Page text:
A large share of passenger vehicles are currently running on gasoline, which is considered the major contributor to carbon emissions from the transportation sector. In gasoline direct injection (GDI), the fuel is introduced directly into the combustion chamber in a spark ignition (SI) engine. GDI has the advantage of operating at a higher compression ratio due to the charge cooling effect, resulting in better fuel utilization and lower pollutant emissions. The spray formed from fuel injection under different engine running conditions governs the charge (air-fuel) characteristics. The present work focuses on experiments using a GDI system with a multi-hole injector for gasoline fuel sprays in a constant volume chamber. The saturation pressure of the fuel present within the nozzle increases with rising temperature (80 to 90°C) from heat transfer due to the placement of the injector directly into the combustion chamber. At part-load running conditions, when the heated fuel injected into an environment has a pressure sufficiently lower (achieved in early injection) than its saturation pressure, it attains the state of superheating and undergoes flash boiling. The abrupt vaporization of injected fuel results from flash boiling and affects spray characteristics. The ratio of chamber pressure to saturation pressure (Pch/Psat) indicates the propensity of flashing for a given super-heated operating condition. Macroscopic analysis of GDI sprays is reported in this study under flashing and non-flashing conditions through different experimental techniques to provide a comprehensive understanding. Experimental studies reported in this kind of literature typically adopt a specific technique to elucidate the details of spray evolution.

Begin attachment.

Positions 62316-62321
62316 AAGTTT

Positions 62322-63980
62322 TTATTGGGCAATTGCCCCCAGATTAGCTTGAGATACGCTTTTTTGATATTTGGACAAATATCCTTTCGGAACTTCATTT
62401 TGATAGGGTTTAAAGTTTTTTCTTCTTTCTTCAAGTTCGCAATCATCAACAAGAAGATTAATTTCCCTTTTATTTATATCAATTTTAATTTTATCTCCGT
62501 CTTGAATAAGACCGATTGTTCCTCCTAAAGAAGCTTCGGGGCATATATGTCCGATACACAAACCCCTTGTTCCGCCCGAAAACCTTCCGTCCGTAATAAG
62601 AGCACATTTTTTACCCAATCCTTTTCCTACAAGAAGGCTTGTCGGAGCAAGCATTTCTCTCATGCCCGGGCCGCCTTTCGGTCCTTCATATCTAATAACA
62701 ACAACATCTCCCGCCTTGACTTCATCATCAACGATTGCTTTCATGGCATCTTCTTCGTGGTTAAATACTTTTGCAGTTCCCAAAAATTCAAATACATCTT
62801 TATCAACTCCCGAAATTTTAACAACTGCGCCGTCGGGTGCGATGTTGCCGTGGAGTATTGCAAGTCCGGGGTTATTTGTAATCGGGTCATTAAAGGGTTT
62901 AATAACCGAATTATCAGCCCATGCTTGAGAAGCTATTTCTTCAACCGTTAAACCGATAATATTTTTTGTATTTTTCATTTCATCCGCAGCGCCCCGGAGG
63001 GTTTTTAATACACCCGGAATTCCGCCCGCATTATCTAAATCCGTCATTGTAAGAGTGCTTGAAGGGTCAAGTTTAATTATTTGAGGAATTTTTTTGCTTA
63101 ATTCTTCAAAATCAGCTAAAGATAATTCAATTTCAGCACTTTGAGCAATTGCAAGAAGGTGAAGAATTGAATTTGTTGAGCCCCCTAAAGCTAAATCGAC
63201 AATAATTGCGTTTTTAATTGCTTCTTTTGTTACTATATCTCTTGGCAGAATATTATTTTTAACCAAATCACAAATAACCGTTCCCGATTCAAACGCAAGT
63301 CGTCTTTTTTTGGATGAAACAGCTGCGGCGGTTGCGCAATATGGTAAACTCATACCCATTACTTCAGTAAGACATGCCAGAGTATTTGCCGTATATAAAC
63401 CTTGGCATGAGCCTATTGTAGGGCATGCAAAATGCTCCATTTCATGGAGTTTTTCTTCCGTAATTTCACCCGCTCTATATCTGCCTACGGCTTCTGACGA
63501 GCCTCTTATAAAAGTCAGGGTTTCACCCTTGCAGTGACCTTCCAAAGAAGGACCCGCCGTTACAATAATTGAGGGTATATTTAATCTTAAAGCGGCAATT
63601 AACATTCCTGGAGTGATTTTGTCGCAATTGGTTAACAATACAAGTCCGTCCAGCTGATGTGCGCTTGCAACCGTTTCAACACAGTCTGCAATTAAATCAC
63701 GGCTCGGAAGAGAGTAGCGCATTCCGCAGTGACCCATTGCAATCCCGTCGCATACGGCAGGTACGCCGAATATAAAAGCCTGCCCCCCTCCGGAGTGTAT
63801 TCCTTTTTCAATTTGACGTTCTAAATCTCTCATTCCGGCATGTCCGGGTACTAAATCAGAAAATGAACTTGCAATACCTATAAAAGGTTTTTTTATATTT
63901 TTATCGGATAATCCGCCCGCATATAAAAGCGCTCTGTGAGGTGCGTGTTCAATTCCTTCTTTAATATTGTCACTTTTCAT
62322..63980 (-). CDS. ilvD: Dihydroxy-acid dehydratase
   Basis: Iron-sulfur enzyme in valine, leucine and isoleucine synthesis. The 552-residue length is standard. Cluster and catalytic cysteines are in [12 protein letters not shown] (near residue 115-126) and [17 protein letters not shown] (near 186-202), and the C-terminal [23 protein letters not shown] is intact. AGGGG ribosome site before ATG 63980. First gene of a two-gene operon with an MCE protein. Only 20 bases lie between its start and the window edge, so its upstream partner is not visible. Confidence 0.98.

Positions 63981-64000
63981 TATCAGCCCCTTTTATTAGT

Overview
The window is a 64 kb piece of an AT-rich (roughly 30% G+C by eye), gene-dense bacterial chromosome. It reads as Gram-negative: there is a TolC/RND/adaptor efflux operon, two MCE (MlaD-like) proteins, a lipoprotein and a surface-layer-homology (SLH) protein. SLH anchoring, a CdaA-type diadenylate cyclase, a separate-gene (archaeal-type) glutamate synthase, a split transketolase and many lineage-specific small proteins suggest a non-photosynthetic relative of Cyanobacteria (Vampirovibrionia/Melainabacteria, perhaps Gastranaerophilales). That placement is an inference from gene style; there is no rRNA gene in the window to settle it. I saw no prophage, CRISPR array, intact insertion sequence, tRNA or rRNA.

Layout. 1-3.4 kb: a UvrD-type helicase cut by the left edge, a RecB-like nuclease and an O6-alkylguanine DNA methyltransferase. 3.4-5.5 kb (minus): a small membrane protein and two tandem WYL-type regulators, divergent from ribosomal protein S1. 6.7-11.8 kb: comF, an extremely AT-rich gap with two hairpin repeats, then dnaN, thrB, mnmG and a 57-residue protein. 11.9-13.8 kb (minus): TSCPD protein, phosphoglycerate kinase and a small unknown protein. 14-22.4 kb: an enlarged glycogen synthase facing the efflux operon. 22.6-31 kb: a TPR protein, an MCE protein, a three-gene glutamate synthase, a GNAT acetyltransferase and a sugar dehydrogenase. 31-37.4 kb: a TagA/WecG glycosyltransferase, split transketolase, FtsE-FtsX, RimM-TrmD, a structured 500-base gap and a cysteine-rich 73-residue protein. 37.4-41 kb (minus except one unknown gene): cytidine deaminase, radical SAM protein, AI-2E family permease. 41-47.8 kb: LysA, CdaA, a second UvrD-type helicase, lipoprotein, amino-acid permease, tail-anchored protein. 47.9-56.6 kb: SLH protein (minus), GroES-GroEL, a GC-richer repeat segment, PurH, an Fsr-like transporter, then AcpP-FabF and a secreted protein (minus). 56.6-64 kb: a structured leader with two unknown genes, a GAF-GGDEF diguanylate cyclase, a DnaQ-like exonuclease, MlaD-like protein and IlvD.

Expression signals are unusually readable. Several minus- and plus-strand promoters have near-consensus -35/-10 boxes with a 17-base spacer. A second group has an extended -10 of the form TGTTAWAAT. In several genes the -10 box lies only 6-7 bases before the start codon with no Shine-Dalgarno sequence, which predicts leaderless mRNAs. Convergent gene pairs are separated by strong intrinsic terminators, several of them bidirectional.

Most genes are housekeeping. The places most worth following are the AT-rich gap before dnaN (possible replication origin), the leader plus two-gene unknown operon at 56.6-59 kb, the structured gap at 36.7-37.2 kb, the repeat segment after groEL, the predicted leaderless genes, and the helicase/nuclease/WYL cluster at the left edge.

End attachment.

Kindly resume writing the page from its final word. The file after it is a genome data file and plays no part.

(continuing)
A Diffused Back Illumination (DBI) imaging technique with a low-speed Nd: YAG laser has been carried out to analyse the liquid phase of the spray, such as penetration, cone angle, and width. Additionally, a novel Structured Laser Illumination Planar Imaging (SLIPI) technique has been adopted to identify the relatively dense spray regions by addressing the difficulty due to multiple scattering of light illuminating from surrounding scatterer media (droplets). SLIPI is used to suppress the effect of the surrounding light artefacts, helping explore the structure in a new dimension. A multi-plume spray is expected to have voids, dense, and dilute portions at different locations, affecting the fuel mixture, and interestingly, it appears after subduing the effects of multi-scattering from a modulated laser sheet using SLIPI. An LED-based spray illumination was also used to compare the DBI and SLIPI results to better understand the utility and effectiveness of different imaging techniques in a densely populated and highly transient spray phenomenon.

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